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<p>Scientists will start drilling off Japan this month to seek the hottest place where life can survive deep below the seabed. The drilling under the Nankai Trough in the Pacific Ocean will be part of a project by 900 experts to map carbon underground, hoping for clues to everything from the origin of life on earth to the formation of oil and gas.

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<p>China has accused more than 20 car makers of breaking rules on green car subsidies, according to a state media report, widening a scandal over a $4.5 billion annual payout program. On September 8, China's Ministry of Finance punished at least five companies, accusing them of cheating its program to subsidize electric and plug-in hybrid vehicles, thus receiving roughly 1 billion yuan ($150 million U.S.) in illegal subsidies.

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<p>Sub-Saharan Africa is seeing a surge of interest in irrigation among small-scale farmers as climate change brings more erratic weather and as rising populations in countries from Nigeria to Kenya mean growing demand for a reliable harvest, agriculture and water experts say. The International Food Policy Research Institute (IFPRI) estimates that more than a million hectares of small farms are now irrigated in the region. In Tanzania, the area of small farms with access to irrigation has risen from just 33,500 hectares in 2010 to about 150,000 today, institute figures show.

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<p>The governments of Kenya, Madagascar, Mozambique, Tanzania, and Uganda signed the Zanzibar Declaration at the XIV World Forestry Congress in Durban, South Africa, this week. The declaration aims to curb illegal trade in timber in Eastern and Southern Africa countries and to encourage member states to promote cooperation among their national forest agencies in information and intelligence sharing. Additionally, the declaration requests that member states implement bans on log exports and create monitoring and reporting systems for their timber industries.

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<p>China's agricultural ministry plans to launch a nationwide investigation of genetically modified organism (GMO) crops after an official financial newspaper reported that illegal GMO soybeans have been discovered in the Heilongjiang province. Although China is the world's top buyer of GMO soybeans, domestic cultivation is prohibited. The ministry revised regulations earlier this year to tighten supervision of biotech products under development, and port authorities have cracked down on the illegal sale of GMO varieties to food companies.

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<p>The Canadian Supreme Court ruled to allow a group of Ecuadorians to attempt to collect billions of dollars in environmental damages in a Canadian court. Ecuador has been embroiled in a 13-year legal battle with the company over the contamination of a rainforest in Ecuador, where Texaco operated. Chevron, which bought Texaco, has yet to pay the $9.5 billion judgment, arguing that the pollution was caused by the Ecuadorian national oil company and that the judgment was a product of corruption.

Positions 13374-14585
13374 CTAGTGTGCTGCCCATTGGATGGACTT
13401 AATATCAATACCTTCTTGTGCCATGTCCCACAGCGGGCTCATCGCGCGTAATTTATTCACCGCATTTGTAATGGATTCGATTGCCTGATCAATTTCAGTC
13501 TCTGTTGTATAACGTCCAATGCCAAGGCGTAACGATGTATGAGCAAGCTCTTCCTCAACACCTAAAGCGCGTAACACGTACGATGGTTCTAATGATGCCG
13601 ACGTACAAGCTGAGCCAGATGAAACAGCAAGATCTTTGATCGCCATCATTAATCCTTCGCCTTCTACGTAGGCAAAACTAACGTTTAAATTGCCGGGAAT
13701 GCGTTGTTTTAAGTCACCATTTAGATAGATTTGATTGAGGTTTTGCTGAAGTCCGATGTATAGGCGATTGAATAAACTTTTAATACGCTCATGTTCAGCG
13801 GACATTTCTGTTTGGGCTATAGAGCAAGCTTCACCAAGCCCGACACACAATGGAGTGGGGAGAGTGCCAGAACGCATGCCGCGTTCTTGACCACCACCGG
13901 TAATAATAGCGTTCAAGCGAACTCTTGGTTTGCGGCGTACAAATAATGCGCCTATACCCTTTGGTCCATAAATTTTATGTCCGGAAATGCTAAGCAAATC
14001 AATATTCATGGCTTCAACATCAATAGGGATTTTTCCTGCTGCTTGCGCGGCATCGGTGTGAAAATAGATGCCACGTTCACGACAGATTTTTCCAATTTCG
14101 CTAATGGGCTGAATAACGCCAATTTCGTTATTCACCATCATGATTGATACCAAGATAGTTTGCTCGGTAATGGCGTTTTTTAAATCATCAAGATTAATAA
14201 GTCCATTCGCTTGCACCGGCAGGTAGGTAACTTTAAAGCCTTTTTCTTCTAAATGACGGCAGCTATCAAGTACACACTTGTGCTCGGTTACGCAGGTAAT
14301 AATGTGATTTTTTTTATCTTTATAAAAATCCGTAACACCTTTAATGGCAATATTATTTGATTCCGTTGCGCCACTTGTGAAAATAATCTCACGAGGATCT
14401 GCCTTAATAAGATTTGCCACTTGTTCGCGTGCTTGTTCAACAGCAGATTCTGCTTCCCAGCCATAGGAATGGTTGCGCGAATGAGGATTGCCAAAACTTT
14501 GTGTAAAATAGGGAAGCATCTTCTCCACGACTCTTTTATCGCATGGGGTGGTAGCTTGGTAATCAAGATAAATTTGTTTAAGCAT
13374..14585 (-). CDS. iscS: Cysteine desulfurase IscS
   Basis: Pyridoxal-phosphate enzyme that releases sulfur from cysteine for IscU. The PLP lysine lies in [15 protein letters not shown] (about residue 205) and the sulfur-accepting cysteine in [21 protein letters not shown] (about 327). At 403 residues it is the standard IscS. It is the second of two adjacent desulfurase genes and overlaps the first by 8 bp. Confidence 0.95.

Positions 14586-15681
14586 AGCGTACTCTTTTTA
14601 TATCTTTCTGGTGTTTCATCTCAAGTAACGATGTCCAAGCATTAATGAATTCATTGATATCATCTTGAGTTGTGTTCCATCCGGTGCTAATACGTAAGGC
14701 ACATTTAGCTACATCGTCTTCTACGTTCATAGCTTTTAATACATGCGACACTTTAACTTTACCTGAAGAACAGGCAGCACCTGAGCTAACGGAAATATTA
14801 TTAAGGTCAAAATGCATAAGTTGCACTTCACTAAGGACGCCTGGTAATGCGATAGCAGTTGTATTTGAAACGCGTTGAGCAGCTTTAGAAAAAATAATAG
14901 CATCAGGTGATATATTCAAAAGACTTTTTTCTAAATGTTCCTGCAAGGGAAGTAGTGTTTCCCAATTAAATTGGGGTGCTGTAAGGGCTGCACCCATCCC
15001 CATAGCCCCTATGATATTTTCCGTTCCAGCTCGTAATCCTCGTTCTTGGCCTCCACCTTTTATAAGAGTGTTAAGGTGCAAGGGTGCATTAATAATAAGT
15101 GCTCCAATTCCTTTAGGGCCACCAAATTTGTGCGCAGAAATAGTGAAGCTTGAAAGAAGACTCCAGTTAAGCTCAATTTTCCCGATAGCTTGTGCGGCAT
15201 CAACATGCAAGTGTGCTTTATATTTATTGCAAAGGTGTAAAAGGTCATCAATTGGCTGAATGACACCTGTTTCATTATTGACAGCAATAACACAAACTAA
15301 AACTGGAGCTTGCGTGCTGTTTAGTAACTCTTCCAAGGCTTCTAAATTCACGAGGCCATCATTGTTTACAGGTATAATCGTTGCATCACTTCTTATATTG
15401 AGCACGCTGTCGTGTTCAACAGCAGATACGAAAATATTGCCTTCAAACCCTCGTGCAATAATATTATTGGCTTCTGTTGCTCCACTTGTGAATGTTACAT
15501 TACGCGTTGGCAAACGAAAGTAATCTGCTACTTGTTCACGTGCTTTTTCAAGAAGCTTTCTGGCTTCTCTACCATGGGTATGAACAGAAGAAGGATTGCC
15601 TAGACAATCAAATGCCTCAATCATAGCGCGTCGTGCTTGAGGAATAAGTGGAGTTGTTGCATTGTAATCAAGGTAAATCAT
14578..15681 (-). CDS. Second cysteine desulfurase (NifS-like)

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<p>Chile is set to become the first country in South America—and the second in Latin America after Mexico—to institute a carbon tax. The tax, which will go before the Chilean House of Representatives this week, would impose a $5 tax per ton of carbon dioxide starting in 2017. The measure is part of a broader package intended to reduce air pollution that also includes taxes on particulate matter, nitrogen oxides, and sulfur dioxide. The Chilean government hopes that the financial burden of using fossil fuels will encourage greater investment in renewable energy.

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<p>Last Friday, China announced that it will offer tax breaks on purchases of electric cars. Starting September 1, buyers of any of 17 models of approved vehicles will not have to pay sales tax. The tax break is the latest in a series of measures designed to promote all-electric and heavily electrified hybrid cars. Last year, China renewed a program through which buyers can receive subsidies of up to 60,000 yuan (US $9,767) for the purchase of all-electric cars, and last month the country ordered government officials to use more energy efficient cars.

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<p>A government-appointed review panel has recommended that Australia drastically cut back its Renewable Energy Target (RET) program. The review reported that the program’s costs are “not justifiable” and recommended either closing the program to new investment or modifying it so that renewable power would make up just 50% of any future growth in electricity demand.

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<p>The European Union abandoned its efforts to expand rules for aviation emissions in exchange for cooperation in setting up a global scheme, easing ongoing fears of trade wars. Tension has mounted as the EU moved closer to rules that would charge airline companies operating in member states for all emissions worldwide, and the threat of trade conflicts loomed as Chinese and Indian officials threatened lawsuits and boycotts. China suspended a sale worth billions of dollars of Airbus jetliners, and airlines warned of retaliatory measures including airspace restrictions.

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<p>The European Union abandoned its efforts to expand rules for aviation emissions in exchange for cooperation in setting up a global scheme, easing ongoing fears of trade wars. Tension has mounted as the EU moved closer to rules that would charge airline companies operating in member states for all emissions worldwide, and the threat of trade conflicts loomed as Chinese and Indian officials threatened lawsuits and boycotts. China suspended a sale worth billions of dollars of Airbus jetliners, and airlines warned of retaliatory measures including airspace restrictions.